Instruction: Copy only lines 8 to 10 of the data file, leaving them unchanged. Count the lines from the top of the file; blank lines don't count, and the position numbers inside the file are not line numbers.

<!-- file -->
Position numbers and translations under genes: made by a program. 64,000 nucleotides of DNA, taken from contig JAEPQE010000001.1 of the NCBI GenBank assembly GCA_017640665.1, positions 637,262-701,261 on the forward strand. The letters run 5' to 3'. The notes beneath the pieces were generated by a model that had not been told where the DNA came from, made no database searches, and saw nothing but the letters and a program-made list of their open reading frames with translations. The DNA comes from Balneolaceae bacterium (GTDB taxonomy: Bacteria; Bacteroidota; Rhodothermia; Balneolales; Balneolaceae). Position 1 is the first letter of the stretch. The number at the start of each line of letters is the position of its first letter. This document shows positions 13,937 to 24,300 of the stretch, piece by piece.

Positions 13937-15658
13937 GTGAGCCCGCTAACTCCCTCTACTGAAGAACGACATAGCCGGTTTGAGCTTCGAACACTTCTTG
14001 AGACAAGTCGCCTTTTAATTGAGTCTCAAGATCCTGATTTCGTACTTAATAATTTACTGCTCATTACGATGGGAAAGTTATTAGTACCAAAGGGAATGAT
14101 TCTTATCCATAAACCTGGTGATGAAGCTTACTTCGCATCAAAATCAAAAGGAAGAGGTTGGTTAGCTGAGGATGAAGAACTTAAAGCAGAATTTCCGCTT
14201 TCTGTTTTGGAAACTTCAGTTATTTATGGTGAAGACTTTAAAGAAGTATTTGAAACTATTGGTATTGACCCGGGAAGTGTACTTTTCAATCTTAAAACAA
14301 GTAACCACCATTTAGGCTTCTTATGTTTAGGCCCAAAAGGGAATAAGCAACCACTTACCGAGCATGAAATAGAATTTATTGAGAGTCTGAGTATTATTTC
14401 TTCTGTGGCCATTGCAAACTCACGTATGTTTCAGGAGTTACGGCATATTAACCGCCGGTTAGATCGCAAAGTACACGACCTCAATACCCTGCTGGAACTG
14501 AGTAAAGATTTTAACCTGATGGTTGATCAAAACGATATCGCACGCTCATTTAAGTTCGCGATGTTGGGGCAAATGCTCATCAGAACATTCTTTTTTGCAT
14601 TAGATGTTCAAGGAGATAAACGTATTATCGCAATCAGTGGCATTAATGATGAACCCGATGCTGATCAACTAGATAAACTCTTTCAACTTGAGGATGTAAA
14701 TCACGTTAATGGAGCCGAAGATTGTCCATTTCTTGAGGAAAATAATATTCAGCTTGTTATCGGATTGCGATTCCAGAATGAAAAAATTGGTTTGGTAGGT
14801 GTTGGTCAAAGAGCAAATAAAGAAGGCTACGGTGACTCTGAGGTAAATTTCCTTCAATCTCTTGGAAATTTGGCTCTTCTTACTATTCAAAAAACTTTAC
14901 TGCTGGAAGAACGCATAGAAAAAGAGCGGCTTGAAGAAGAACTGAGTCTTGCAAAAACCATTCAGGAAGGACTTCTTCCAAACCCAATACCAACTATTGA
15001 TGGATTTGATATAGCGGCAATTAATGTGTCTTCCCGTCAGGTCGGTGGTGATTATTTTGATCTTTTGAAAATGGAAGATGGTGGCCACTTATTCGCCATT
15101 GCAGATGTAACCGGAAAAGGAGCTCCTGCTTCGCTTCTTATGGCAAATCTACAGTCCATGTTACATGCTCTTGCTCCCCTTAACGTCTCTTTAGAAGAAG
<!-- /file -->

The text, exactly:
14401 TTCTGTGGCCATTGCAAACTCACGTATGTTTCAGGAGTTACGGCATATTAACCGCCGGTTAGATCGCAAAGTACACGACCTCAATACCCTGCTGGAACTG
14501 AGTAAAGATTTTAACCTGATGGTTGATCAAAACGATATCGCACGCTCATTTAAGTTCGCGATGTTGGGGCAAATGCTCATCAGAACATTCTTTTTTGCAT
14601 TAGATGTTCAAGGAGATAAACGTATTATCGCAATCAGTGGCATTAATGATGAACCCGATGCTGATCAACTAGATAAACTCTTTCAACTTGAGGATGTAAA